After more than a year of chaos--including the loss of two executive directors and the threat of losing its city funding--the Latino Resource Organization is attempting to turn itself around and is preparing to forge new leadership for Latinos in Santa Monica.
Arturo Olivas, executive director of the organization more commonly known by its acronym LRO, said he hopes to tap into a more active--and demanding--Latino community on the Westside, which last month helped elect Santa Monica's first Latino member of the City Council, Tony Vazquez. Vazquez is a former executive director of the group, which is the only social service agency for Latinos on the Westside.
"We know that there is an affluent Latino community in the Westside," said Olivas, who has been on the job since August. "They are an untapped resource. If they believe their efforts will benefit the Latino community, then they will be supportive."
Olivas, the third executive director of the group since October, 1989, said LRO is striving to operate on a more professional level, which means that its staff will be better paid to reduce turnover, that it will take a more realistic approach to what it can and cannot do, and that it will be more demanding of its share of city resources.
"People around here may not be used to Latinos talking like that, but we are going to be asking for our fair share," he said. "Other social service agencies have looked at LRO as their unofficial outreach component in the Latino community. We cannot continue to be that link for free anymore."
The tough talk is a complete turnaround from six months ago when LRO officials were pleading with city officials to fully fund the program's $110,000 request during the adoption of the 1990-91 city budget.
The city provides more than half of the group's nearly $200,000 annual budget. The remainder of its budget comes from private donations and foundation grants. Because of its problems in the past year--including two separate three-month periods without an executive director--the city's staff recommended that the City Council approve funding for only two months.
LRO supporters crowded City Hall in June and persuaded the City Council to fund the organization for at least six months, with a review at the end of that period to determine if the group would get funded for the remaining six months.
LRO board member Richard Maullin said that the two-month funding likely would have meant the end of the organization, which has an office in the Third Street Promenade.
"It would have been just enough money to shut down, to finish its business affairs," said Maullin, of Fairbanks, Bregman & Maullin, a public opinion and market research firm with offices in Santa Monica and San Francisco.
"At the time we were reviewing the budget it was clear that there were areas where the organization had significant weaknesses," said Councilman Dennis Zane. "The wise thing to do was to be demanding and tough so as to stimulate them to bring in people with some experience to straighten out the problems. They just needed more time than staff had recommended."
Julie Rusk, the city's human resources coordinator, said LRO, which incorporated in 1983, provides needed services in the Latino community, but that she made the recommendation to fund the group for two months because there was some question about whether the group was continuing to provide those services because of its changes in leadership.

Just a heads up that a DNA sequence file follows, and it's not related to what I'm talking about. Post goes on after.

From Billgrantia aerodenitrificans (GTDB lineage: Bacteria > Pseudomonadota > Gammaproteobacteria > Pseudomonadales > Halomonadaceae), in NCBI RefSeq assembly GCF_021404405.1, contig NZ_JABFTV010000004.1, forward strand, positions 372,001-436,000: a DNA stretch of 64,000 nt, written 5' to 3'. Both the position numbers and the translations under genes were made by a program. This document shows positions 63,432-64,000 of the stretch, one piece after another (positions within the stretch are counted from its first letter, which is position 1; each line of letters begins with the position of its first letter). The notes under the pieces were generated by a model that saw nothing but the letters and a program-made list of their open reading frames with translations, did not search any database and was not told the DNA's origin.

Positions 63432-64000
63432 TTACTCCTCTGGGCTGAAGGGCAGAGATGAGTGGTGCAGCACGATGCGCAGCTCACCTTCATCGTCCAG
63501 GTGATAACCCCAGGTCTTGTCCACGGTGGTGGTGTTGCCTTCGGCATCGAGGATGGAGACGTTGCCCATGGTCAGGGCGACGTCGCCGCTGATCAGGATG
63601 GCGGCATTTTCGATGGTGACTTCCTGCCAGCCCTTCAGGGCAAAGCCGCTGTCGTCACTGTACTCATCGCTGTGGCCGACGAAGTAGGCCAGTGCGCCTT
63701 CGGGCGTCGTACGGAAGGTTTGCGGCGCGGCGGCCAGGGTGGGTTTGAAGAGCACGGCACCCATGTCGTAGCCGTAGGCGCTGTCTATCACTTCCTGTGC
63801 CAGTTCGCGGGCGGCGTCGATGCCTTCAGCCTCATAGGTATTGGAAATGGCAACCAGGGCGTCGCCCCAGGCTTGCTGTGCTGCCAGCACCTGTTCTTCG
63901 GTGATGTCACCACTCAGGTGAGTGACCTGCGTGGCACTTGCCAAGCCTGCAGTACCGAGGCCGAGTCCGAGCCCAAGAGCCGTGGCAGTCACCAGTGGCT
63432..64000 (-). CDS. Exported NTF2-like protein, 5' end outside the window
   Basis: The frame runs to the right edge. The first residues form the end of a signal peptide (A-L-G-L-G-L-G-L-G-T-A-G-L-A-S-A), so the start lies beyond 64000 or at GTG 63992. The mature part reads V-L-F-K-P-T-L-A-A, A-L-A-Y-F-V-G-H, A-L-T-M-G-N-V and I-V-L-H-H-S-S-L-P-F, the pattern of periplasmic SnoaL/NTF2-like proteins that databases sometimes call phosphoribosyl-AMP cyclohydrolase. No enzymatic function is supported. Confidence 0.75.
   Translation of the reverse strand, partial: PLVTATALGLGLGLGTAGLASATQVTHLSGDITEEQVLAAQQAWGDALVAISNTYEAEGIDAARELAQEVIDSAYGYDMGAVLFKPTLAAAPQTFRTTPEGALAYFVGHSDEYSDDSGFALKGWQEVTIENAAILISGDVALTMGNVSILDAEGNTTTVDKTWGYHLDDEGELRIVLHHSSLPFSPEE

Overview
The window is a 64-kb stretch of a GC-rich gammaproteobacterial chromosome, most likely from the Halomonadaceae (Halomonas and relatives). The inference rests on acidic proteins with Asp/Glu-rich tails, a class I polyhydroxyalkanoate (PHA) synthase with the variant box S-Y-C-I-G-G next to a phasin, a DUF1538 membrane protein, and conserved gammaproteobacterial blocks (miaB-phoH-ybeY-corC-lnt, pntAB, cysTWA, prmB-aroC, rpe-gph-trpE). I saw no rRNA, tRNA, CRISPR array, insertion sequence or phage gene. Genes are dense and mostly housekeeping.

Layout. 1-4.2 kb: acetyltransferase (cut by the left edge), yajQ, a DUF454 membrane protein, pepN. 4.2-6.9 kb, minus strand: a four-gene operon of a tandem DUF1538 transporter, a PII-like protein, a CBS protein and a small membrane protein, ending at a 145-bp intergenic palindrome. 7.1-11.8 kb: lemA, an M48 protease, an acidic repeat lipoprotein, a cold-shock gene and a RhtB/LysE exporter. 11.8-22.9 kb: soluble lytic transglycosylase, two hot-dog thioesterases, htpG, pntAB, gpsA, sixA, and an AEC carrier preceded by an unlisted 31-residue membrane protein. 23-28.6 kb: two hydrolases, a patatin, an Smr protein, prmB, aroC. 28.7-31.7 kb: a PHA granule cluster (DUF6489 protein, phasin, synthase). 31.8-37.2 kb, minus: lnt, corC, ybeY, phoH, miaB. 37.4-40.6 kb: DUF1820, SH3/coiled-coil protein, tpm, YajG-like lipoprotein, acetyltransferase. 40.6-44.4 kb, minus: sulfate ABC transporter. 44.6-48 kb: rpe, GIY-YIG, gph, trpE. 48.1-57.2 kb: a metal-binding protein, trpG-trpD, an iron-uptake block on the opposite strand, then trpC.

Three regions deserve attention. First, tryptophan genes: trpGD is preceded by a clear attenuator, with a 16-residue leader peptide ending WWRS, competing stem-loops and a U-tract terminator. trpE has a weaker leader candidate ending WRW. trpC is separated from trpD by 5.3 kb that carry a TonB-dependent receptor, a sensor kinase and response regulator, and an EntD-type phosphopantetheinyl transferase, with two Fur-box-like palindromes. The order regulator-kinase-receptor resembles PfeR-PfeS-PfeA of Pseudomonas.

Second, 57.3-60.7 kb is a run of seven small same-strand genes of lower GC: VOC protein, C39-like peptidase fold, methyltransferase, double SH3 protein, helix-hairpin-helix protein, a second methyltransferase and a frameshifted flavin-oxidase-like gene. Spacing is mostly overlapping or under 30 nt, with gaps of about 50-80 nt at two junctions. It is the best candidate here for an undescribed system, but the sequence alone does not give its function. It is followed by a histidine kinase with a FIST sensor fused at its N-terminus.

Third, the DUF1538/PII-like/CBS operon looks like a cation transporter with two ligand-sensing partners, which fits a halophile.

Rusk said she is in the process of evaluating LRO's progress and expects to make a recommendation to the City Council next month on whether the group should be funded for the next six months.
Kandi Reyes, president of LRO's board of directors, said despite the changes in leadership, none of the organization's services were interrupted. LRO provides several educational programs for children and parents, sponsors a senior citizens club for Latinos, and serves as an information and referral service for Spanish-speaking residents.
On Dec. 16, the group will distribute 400 baskets of food and toys as part of its Navidad en El Barrio program. The 400 baskets are expected to serve more than 1,400 needy adults and children.
Reyes said the group's problems began after Vazquez resigned as executive director in October, 1989, to take another job. The board took three months to find a replacement, but the new executive director abruptly resigned in April for personal reasons.
"He left two days before the proposal for funding was due to the city," said Reyes.
Reyes said the group felt some pressure by city officials to quickly find another executive director, and after securing city funding for at least six months, the board hired Olivas in August.
Since then, Olivas has been working to restore LRO's credibility in the city, and take the group to a new level of activism in the community. Last Sunday, the group conducted a computerized survey of the Latino community to help determine the effects of its programs and what needs are unmet.
Olivas said that the election of Vazquez to the City Council will help educate city officials about the problems and needs of the Latino community, but that more is needed.
"They can't give us one seat on the City Council and say, 'W are meeting your needs,' " Olivas said. "We want people to know that Latinos are part of the fabric of Santa Monica."